Guilty pleasures, p.27
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       Guilty Pleasures, p.27

         Part #1 of Anita Blake, Vampire Hunter series by Laurell K. Hamilton
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  I shook off the shoulder straps of the backpack.

  "What are you looking for?" Edward asked.

  "Stake and hammer," I said without looking up.

  "Not going to use the shotgun?"

  I glanced up at him. "Oh, right. Why not rent a marching band while we're at it?"

  "If you just want to be quiet, there is another way." He had a slight smile on his face.

  I had the sharpened stake in my hand, but I was willing to listen. I've staked most of the vampires that I've killed, but it never gets easier. It is hard, messy work, though I don't throw up anymore. I am a professional, after all.

  He took a small case out of his own backpack. It held syringes. He drew out an ampule of some greyish liquid. "Silver nitrate," he said.

  Silver. Bane of the undead. Scourge of the supernatural. And all nicely modernized. "Does it work?" I asked.

  "It works." He filled one syringe and asked, "How old is this one?"

  "A little over a hundred," I said.

  "Two ought to do it." He shoved the needle into the big vein in Valentine's neck. Before he had filled the syringe a second time, the body shivered. He shoved the second dose into the neck. Valentine's body arched against the walls of the coffin. His mouth opened and closed. He gasped for air as if he were drowning.

  Edward filled up another syringe and handed it towards me. I stared at it.

  "It isn't going to bite," he said.

  I took it gingerly between my thumb and the first two fingers on my right hand.

  "What's the matter with you?" he asked.

  "I'm not a big fan of needles."

  He grinned. "You're afraid of needles?"

  I scowled at him. "Not exactly."

  Valentine's body shook and bucked, hands thumping against the wooden walls. It made a small, helpless noise. His eyes never opened. He was going to sleep through his own death.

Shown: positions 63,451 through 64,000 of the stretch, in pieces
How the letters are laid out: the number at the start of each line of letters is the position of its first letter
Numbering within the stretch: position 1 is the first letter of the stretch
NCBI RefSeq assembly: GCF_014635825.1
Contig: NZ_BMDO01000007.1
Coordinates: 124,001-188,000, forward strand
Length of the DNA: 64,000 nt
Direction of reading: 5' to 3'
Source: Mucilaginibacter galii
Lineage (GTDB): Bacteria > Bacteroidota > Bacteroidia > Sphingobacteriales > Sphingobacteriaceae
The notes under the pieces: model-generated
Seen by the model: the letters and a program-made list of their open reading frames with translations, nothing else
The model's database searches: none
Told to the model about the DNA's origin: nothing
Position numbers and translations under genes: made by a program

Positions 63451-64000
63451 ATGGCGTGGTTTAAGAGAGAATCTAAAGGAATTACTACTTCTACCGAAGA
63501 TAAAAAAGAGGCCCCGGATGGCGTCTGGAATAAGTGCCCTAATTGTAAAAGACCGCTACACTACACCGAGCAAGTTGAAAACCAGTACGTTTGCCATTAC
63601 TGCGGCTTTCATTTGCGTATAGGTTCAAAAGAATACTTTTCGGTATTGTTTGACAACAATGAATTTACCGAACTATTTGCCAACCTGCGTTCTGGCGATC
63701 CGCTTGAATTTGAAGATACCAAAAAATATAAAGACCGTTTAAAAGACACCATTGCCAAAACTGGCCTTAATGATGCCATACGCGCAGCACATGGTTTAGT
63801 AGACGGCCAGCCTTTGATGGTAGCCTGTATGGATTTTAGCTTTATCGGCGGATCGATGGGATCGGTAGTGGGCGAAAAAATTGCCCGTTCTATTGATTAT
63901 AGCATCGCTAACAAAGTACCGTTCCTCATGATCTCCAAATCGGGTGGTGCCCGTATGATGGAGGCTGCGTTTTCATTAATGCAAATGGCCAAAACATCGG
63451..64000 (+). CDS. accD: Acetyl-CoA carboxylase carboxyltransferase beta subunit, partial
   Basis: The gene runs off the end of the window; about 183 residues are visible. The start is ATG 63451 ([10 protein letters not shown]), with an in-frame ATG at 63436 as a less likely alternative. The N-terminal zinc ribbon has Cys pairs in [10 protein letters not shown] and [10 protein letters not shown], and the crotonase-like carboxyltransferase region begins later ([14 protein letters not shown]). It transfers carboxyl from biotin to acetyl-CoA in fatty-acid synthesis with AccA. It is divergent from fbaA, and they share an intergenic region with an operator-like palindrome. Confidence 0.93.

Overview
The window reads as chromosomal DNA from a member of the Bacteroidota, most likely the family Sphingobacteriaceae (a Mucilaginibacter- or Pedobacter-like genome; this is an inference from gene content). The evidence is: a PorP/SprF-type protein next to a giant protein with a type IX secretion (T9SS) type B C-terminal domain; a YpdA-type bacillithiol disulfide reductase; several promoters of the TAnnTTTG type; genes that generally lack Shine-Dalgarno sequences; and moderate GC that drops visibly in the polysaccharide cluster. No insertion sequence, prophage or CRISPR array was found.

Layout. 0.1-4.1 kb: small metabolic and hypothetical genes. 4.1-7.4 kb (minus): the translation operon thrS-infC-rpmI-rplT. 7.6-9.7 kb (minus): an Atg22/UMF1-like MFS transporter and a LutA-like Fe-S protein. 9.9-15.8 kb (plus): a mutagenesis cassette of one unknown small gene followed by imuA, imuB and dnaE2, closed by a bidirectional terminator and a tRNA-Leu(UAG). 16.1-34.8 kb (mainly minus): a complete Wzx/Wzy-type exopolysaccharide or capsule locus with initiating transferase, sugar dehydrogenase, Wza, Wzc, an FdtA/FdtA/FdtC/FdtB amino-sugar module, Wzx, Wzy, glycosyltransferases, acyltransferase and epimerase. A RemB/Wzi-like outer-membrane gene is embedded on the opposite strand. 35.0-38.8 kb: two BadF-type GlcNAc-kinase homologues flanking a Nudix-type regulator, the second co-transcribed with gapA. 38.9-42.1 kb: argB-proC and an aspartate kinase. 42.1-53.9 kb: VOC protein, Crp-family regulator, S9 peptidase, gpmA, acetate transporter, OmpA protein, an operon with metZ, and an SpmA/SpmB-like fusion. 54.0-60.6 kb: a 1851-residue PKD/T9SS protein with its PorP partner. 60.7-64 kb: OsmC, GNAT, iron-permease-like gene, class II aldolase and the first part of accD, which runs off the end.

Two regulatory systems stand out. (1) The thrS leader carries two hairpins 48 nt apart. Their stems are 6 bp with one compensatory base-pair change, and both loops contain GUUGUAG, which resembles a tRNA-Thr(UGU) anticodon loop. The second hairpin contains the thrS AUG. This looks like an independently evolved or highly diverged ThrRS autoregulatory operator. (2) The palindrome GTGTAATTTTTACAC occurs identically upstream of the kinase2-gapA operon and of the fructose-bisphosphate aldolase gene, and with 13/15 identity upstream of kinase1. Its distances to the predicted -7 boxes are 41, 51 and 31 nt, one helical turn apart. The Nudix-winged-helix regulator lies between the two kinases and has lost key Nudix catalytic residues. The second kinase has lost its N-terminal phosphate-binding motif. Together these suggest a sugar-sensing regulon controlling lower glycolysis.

He gave one last shuddering jump, then collapsed against the side of the coffin like a broken rag doll.

  "He doesn't look very dead," I said.

  "They never do."

  "Stake their heart and chop off their heads, and you know they're dead."

  "This isn't staking," he said.

  I didn't like it. Valentine lay there looking very whole and nearly human. I wanted to see some rotting flesh and bones turning to dust. I wanted to know he was dead.

  "No one has ever gotten up out of their coffin after a syringe full of silver nitrate, Anita."

  I nodded but remained unconvinced.

  "You check the other side. Go on."

  I went, but I kept glancing back at Valentine. He had haunted my nightmares for years, nearly killed me. He just didn't look dead enough for me.

  I opened the first coffin on my side, one-handed, holding the syringe carefully. An injection of silver nitrate probably wouldn't do me much good either. The coffin was empty. The white imitation-silk lining had conformed to the body like a mattress, but the body wasn't there.

  I flinched and stared around the room, but there was nothing there. I stared slowly upward, hoping that there was nothing floating above me. There wasn't. Thank you, God.

  I remembered to breathe finally. It was probably Theresa's coffin. Yeah, that was it. I left it open and went to the next one. It was a newer model, probably fake wood, but nice and polished. The black male was in it. I had never gotten his name. Now I never would. I knew what it meant, coming in here. Not just defending yourself but taking out the vampires while they lay helpless. As far as I knew, this vampire had never hurt anyone. I laughed then; he was Nikolaos's protege. Did I really think he'd never tasted human blood? No. I pressed the needle against his neck and swallowed hard. I hated needles. No particular reason.

  I shoved it in and closed my eyes while I depressed the plunger. I could have pounded a stake through his heart, but sticking a needle in him put cold chills down my spine.

  Edward called, "Anita!"

  I whirled and found Aubrey sitting up in his coffin. He had Edward by the throat and was slowly lifting him off his feet.

  The shotgun was still by Valentine's coffin. Damn! I drew the 9mm and fired at Aubrey's forehead. The bullet tossed his head back, but he just smiled and raised Edward straight-armed, legs dangling.

  I ran for the shotgun.

  Edward was having to use both hands to keep himself from being strangled by his own weight. He dropped one hand, fumbling for the machine gun.

  Aubrey caught his wrist.